Posted by Jonathan Maus (Publisher/Editor) on July 14th, 2009 at 11:03 am
after a security breach at
Nashbar.com resulted in fraud.
(Photo © J. Maus)
Northeast Portland resident Gabriel Tiller is sort of a bicycle renaissance man. He has won a national tall-bike jousting competition, taken top prize at the Zoobomb Century, earned a spot on the gravity-biking podium at the Maryhill Festival of Speed, he likes to do bike touring, and he has recently taken to mountain biking.
Most of the time, Tiller builds bikes from used parts lying around his garage or from the various sources around town. But often, he buys hard-to-find parts from an online retailer to feed his cycling habit.
Last week, he noticed several strange charges on his credit card that went to unfamiliar websites like “networkagenda.com,” “fedgrantusa.com,” and “gglprofit.com.” He immediately Googled them and found that there were many other people complaining online about similar fraudulent charges. A little more digging and he confirmed the culprit: Nashbar (also known as Bike Nashbar).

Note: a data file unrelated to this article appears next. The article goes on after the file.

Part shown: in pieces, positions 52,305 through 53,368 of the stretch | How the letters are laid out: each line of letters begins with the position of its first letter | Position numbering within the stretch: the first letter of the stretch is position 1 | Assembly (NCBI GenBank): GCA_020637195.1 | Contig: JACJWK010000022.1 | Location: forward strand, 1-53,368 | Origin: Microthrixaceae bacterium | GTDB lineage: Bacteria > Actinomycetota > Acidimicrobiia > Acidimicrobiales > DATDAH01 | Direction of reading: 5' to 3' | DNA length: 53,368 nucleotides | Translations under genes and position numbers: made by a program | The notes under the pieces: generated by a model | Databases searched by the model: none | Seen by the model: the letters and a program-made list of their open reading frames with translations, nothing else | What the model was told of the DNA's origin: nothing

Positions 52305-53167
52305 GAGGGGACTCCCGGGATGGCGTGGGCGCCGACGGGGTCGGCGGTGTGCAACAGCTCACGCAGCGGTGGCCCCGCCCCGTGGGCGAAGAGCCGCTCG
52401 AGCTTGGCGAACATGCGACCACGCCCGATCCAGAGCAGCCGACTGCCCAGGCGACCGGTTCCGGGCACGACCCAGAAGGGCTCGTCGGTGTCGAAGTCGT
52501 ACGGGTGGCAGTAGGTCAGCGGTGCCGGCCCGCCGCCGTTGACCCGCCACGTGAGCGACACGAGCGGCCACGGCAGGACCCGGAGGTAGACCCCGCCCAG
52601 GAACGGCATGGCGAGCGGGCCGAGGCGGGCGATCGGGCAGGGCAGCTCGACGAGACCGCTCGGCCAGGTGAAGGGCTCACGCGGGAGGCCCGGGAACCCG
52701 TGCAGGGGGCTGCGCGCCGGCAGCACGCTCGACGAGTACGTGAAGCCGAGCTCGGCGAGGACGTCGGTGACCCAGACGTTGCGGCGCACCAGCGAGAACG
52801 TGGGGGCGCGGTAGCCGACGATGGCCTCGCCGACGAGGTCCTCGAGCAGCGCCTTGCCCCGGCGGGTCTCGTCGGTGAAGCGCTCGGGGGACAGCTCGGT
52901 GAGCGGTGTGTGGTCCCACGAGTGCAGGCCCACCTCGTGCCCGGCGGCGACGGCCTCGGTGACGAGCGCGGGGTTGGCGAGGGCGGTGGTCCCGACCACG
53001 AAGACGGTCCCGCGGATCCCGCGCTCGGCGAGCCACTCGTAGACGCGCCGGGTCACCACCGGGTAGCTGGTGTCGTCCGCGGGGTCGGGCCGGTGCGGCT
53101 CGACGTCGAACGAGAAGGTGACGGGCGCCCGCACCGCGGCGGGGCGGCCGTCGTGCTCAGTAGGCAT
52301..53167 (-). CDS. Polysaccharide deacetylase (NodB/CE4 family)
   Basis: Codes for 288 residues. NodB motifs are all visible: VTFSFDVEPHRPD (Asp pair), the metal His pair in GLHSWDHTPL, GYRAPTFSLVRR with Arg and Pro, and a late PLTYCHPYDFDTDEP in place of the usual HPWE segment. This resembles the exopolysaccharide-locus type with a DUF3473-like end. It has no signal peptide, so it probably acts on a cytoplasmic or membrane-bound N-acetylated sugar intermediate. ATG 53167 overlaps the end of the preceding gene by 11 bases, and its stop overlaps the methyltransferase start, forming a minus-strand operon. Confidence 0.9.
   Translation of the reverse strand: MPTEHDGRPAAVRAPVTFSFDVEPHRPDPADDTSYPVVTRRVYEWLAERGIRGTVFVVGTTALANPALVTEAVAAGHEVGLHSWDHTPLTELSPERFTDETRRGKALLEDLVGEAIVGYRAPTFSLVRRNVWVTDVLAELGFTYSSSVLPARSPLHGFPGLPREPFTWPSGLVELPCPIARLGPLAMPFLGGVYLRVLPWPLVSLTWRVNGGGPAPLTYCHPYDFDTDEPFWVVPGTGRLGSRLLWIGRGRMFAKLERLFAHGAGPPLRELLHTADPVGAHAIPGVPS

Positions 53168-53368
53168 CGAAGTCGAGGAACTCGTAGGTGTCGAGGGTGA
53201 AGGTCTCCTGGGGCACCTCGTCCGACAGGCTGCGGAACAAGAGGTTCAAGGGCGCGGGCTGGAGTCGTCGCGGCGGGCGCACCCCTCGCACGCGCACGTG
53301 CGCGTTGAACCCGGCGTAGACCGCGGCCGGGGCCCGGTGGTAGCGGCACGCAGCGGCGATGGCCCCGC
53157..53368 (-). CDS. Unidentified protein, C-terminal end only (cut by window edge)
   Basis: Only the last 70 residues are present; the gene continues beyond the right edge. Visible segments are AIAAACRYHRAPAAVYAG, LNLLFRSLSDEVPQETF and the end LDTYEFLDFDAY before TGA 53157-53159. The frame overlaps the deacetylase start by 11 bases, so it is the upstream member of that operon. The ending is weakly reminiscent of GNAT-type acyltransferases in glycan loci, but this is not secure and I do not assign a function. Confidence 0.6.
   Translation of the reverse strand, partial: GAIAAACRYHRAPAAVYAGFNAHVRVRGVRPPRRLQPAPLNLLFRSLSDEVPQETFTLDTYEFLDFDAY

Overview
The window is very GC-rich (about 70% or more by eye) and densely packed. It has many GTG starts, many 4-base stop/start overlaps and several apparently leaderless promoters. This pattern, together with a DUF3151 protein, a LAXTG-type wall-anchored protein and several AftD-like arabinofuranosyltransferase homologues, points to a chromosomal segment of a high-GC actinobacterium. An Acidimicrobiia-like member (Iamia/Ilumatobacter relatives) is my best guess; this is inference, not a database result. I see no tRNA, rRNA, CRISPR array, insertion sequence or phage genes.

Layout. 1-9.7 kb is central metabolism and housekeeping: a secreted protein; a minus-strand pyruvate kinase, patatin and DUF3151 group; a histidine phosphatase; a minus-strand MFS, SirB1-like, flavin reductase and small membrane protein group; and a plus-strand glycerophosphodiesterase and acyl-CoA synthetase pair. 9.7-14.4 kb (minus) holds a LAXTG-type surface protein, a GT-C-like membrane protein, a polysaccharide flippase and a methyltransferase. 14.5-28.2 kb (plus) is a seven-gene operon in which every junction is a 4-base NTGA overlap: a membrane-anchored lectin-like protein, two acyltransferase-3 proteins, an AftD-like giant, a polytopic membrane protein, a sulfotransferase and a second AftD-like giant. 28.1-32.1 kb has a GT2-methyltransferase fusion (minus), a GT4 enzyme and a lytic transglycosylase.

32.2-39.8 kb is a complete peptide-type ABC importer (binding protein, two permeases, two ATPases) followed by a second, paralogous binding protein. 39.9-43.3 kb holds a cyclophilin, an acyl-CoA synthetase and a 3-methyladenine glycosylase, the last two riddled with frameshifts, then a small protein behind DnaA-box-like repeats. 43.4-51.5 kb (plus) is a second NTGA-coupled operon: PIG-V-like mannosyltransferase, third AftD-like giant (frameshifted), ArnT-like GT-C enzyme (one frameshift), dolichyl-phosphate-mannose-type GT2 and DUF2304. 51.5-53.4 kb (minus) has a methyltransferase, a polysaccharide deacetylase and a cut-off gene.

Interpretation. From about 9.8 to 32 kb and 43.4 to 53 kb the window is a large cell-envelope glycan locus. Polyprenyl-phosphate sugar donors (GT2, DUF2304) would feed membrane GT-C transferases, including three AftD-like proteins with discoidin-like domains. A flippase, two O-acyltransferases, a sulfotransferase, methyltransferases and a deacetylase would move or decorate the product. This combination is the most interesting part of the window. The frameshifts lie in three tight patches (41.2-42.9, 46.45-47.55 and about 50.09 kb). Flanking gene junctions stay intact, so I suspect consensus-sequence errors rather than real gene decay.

Nashbar (which is owned by North Carolina-based Performance Bicycle, Inc.) is a large, national online discount retailer of bike parts and accessories.
According to pages and pages of complaints from angry customers on BikeForums.net, Nashbar has acknowledged that one of their websites was hacked back in December 2008. However, according to this local newspaper story, the company didn’t tell customers about the security breach until July 1 of this year.
Also according to that story, Nashbar has sent out a letter to customers about the incident. Tiller says he has yet to receive a letter. He called Nashbar and they took down his details, but so far, they haven’t offered him any compensation.
I’ve tried several times to speak with someone at Nashbar about the issue. The two people I’ve gotten through to both refused to give me any information about the incident. The Nashbar “Customer Care” representative said she doesn’t handle information for the media, but she would not give me any other number to call. As I was trying to get more information from her, she just hung up the phone.
Nashbar has admitted that their customer’s credit card information was stolen in a security breach, yet they waited seven months to notify anyone about it and when asked to provide more information about the incident, they refused. (Update: I’m now trying to speak with someone at Performance).
As for Tiller, he’s keeping a close watch on his bank account.